• Don’t just look to who released the poll, review which organization executed it. For the most part, polls executed by major polling organizations (Gallup, Harris, ORC, Pew, etc.) will be worth reviewing as will polls done by colleges with polling centers (Marist, Quinnipiac, Sienna, etc.). But there are some excellent polling firms out there you likely have never heard of. When in doubt, remember that Five Thirty Eight gives pollsters grades based on their past performances.  Despite what you may hear, polls done by major media organizations are sound. They have polling editors that understand all the nuances and have standards for how the polls are conducted. These organizations tend to partner with major polling organizations that likewise have the methodological muscle that is necessary.
  • Never, and I mean NEVER, trust a poll that comes from a campaign itself. At their best, campaigns will cherry pick results from well executed polls to make their candidate look better. At their worst, they will implement a biased poll intentionally. Why? Because much of the media, even established mainstream media, will cover these polls. (As an aside, if you are a researcher don’t trust the campaigns either. From my experience, you have about a 1 in 3 chance of being paid by a campaign for conducting their poll.)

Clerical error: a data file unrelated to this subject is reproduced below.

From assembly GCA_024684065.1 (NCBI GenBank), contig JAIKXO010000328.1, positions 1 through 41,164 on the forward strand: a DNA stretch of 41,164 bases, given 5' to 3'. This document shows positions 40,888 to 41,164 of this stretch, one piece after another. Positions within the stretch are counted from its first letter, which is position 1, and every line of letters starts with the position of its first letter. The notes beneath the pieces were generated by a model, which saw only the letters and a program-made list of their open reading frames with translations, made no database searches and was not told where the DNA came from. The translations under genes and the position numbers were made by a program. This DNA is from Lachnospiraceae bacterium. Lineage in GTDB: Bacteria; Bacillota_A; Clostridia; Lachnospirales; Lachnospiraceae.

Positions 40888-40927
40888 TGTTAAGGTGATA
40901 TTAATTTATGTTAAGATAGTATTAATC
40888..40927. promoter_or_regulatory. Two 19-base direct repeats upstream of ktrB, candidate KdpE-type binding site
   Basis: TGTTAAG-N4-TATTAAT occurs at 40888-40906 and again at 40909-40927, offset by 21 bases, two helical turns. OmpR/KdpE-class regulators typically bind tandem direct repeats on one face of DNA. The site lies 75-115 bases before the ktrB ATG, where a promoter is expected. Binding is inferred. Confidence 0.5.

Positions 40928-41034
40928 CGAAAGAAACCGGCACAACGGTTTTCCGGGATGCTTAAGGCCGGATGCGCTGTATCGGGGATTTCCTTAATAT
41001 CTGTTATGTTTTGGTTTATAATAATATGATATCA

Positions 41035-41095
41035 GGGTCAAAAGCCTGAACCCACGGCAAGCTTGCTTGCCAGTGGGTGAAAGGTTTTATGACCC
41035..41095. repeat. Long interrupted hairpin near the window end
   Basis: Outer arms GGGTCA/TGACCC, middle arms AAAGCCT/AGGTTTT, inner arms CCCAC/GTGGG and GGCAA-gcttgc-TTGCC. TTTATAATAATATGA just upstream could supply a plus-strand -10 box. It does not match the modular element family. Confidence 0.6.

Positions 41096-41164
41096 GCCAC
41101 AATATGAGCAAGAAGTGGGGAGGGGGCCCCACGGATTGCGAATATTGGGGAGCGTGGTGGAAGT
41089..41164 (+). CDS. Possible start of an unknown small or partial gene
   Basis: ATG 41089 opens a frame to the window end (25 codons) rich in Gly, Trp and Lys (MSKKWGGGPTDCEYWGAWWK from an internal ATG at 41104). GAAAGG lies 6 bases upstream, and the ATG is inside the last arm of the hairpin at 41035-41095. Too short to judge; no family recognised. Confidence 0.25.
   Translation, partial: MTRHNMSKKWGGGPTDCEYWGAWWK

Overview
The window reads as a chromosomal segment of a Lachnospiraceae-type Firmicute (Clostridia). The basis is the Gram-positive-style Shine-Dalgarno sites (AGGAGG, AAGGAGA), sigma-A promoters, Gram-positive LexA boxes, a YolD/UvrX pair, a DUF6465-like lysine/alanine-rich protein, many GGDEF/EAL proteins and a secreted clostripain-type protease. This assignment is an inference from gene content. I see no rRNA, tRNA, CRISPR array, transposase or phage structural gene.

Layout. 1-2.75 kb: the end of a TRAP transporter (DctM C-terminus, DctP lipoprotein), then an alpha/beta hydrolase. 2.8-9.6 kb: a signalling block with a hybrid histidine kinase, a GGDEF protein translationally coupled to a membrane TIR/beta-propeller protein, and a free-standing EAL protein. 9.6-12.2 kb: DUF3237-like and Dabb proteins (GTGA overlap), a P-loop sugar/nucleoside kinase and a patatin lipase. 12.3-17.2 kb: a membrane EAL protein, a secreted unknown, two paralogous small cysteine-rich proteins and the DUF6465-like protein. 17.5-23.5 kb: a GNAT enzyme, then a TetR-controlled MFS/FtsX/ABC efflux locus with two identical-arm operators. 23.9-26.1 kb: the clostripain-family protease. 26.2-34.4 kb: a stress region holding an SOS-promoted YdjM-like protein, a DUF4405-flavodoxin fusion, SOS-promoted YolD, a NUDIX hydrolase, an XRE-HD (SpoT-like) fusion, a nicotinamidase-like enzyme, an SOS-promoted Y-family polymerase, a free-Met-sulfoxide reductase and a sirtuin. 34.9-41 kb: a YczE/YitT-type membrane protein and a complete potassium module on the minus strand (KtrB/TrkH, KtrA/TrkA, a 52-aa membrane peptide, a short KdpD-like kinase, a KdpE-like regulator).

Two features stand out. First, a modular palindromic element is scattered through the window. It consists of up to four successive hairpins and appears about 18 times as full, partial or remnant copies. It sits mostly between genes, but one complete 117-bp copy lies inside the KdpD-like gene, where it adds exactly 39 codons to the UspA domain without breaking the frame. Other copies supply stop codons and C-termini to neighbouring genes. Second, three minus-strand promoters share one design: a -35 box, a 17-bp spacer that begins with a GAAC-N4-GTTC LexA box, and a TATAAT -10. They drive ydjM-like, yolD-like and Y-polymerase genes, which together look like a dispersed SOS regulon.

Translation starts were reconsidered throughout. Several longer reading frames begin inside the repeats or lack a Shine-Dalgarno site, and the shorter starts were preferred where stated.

• Ignore any talk about the margin of error. The margin of error on a poll has become a meaningless statistic that is almost always misinterpreted by the media. A margin of error really only makes sense when a random or probability sample is being used. Without going into detail, there isn’t a single polling methodology in use today that can credibly claim to be using a probability sample. Regardless, being within the margin of error does not mean a race is too close to call anyway. It really just means it is too close to call with 95% certainty.
  • When reading stories on polls in the media, read beyond the headline. Remember, headlines are not written by reporters or pollsters. They are written by editors that in many ways have had their journalistic integrity questioned and have become “click hunters.” Their job is to get you to click on the story and not necessarily to accurately summarize the poll. Headlines are bound to be more sensational that the polling results merit.

All is not lost though. There are plenty of good polls out there worth looking at. Here is the routine I use when I have a few minutes and want to discover what the polls are saying.